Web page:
Rodrigo Duterte to Run for Senate in the Philippines
Rodrigo Duterte entered the race days after his daughter announced her bid for vice president. He had previously said he would leave politics at the end of his term.,
In Latest Twist in Philippine Politics, President to Run for Senate
Rodrigo Duterte entered the race days after his daughter announced her bid for vice president. He had previously said he would leave politics at the end of his term.
President Rodrigo Duterte of the Philippines with Sara Duterte, his daughter, in 2019.
Credit…Pool photo by Carl Court
Rodrigo Duterte, the president of the Philippines, will run for Senate in next year’s elections, the secretary-general of Mr. Duterte’s political party said on Monday. The announcement was a reversal of Mr. Duterte’s previously stated plan to retire and came just days after Sara Duterte, his daughter, filed her papers to run for vice president.
Mr. Duterte entered the race just before the final filing deadline. On Saturday, his press secretary said that Mr. Duterte intended to run for vice president, against Ms. Duterte.
That political intrigue was another twist in the start of a competitive and unpredictable election, which will take place in May. More than 90 candidates have entered the race for president, including Manny Pacquiao, the former champion boxer, and Senator Christopher Lawrence “Bong” Go, a top aide to Mr. Duterte.
Ms. Duterte had been widely considered a presidential front-runner before Ferdinand Marcos Jr., the son of the former dictator, said on Saturday that she would back him as president and run on his ticket as vice president.
By staying in politics, Mr. Duterte could harness his network to try to protect himself from criminal charges. He is currently being investigated by the International Criminal Court for his bloody and heavily criticized war on drugs and has repeatedly said he would not allow I.C.C. investigators to enter the country.
Mr. Duterte is still widely popular in the Philippines, despite his penchant for vulgar outbursts and his brutal campaign against drugs. Many have credited him for starting social-welfare policies like universal health care, free college education and, during the pandemic, cash handouts.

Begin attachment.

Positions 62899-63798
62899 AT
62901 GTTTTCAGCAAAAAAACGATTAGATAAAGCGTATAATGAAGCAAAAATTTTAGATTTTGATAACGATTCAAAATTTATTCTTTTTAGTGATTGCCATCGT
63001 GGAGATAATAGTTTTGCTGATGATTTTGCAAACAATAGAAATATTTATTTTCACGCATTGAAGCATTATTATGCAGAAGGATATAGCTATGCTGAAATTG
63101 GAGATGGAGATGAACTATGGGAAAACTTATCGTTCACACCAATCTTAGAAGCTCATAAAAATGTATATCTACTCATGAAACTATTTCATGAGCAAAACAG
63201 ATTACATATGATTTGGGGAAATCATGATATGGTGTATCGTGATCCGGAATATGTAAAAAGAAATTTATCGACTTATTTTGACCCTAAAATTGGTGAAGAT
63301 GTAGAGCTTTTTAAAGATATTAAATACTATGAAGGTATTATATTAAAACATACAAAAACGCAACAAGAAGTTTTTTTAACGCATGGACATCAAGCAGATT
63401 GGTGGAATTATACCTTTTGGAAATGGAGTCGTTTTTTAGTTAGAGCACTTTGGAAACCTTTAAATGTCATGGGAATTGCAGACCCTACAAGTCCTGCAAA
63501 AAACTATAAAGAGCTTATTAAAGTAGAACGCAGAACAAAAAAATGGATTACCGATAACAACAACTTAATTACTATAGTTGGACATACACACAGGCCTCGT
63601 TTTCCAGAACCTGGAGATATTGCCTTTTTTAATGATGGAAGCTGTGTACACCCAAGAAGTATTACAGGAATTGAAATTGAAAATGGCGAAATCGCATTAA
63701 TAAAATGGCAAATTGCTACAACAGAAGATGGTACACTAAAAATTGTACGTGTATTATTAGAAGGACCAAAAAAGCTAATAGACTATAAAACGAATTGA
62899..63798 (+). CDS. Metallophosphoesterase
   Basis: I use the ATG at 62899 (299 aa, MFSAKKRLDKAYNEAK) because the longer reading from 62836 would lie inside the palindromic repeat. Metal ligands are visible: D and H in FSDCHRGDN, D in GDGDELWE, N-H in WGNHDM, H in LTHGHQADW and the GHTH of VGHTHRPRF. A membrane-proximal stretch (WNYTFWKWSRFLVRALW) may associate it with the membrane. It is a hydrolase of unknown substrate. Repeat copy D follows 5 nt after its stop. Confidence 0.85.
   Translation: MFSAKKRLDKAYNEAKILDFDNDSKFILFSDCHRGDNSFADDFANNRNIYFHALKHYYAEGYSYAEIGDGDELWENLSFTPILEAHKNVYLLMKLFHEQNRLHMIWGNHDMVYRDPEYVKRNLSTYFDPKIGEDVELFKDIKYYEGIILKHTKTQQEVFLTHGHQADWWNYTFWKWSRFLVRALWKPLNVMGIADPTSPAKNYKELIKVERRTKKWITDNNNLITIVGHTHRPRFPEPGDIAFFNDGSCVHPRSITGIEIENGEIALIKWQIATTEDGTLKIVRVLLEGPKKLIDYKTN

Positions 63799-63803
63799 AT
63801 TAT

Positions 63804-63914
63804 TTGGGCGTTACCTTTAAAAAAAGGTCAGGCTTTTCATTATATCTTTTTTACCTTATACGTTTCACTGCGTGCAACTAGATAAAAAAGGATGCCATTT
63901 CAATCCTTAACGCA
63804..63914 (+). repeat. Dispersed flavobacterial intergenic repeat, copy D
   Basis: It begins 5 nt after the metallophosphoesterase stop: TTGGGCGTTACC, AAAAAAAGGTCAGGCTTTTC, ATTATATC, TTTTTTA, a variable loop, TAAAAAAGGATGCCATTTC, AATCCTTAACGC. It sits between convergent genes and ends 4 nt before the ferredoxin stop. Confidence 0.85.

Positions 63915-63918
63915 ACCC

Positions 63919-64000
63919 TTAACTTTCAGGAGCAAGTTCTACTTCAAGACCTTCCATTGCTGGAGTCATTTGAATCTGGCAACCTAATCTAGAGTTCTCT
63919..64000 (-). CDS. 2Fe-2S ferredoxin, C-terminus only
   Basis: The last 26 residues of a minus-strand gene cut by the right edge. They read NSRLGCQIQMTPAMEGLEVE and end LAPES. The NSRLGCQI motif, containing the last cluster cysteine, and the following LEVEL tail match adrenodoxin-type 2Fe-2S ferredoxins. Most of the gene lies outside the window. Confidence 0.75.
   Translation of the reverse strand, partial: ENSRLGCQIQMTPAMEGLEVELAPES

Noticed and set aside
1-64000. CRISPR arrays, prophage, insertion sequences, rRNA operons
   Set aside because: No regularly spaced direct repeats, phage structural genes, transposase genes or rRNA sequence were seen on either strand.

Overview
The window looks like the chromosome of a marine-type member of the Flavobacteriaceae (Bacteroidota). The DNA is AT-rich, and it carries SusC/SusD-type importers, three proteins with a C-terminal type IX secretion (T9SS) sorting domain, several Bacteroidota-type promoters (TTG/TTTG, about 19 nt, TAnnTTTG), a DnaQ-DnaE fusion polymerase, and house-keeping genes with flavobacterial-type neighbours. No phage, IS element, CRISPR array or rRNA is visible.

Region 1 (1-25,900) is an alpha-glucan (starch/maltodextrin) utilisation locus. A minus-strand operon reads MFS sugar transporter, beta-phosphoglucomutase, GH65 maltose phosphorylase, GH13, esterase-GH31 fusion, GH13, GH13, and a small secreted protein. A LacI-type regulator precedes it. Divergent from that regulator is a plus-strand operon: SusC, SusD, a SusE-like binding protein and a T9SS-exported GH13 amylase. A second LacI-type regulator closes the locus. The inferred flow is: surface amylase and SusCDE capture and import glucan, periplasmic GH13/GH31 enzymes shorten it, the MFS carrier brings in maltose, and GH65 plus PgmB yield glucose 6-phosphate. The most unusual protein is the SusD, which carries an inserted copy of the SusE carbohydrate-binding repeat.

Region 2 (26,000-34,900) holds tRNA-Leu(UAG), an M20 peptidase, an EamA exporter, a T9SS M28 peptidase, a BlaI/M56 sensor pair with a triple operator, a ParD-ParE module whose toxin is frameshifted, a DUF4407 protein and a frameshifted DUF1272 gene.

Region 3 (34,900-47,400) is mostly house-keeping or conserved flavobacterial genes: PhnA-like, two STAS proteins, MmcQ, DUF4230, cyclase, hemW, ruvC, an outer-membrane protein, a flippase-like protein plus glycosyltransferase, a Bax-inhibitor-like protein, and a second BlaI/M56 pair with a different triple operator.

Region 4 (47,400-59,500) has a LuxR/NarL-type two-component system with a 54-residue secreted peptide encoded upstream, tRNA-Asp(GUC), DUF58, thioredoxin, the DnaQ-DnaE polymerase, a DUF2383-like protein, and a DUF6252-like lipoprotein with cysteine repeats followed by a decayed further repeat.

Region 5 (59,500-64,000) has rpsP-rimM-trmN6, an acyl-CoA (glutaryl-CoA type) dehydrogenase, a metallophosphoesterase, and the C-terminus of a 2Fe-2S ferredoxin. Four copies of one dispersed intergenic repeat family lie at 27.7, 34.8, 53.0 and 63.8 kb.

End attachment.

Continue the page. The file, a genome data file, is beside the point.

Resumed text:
But in August when Mr. Duterte first flirted with the idea of running for vice president, many Filipinos saw it as an overreach. The Philippine Constitution limits presidents to a single, six-year term. Social Weather Survey, a top public opinion research body, found that 60 percent of people polled said it would be unconstitutional for him to seek the V.P. spot.
Mr. Duterte later said he would retire after his current term came to an end.
When Mr. Duterte appeared to renew his interest in running for vice president on Saturday, it sent a shock wave throughout the country. But Harry Roque, the spokesman for Mr. Duterte, said on Monday that the president and his daughter “love each other.”
“They will never clash, they will never fight over any position,” Mr. Roque told reporters.
On Sunday, Ms. Duterte released a video on Facebook in which she said her decision to run for vice president would allow her to meet her supporters “halfway.”
“It’s a path that would allow me to heed your call to serve our country, and would make me a stronger person and public servant in the years that lie ahead,” she said.
Jason Gutierrez contributed reporting.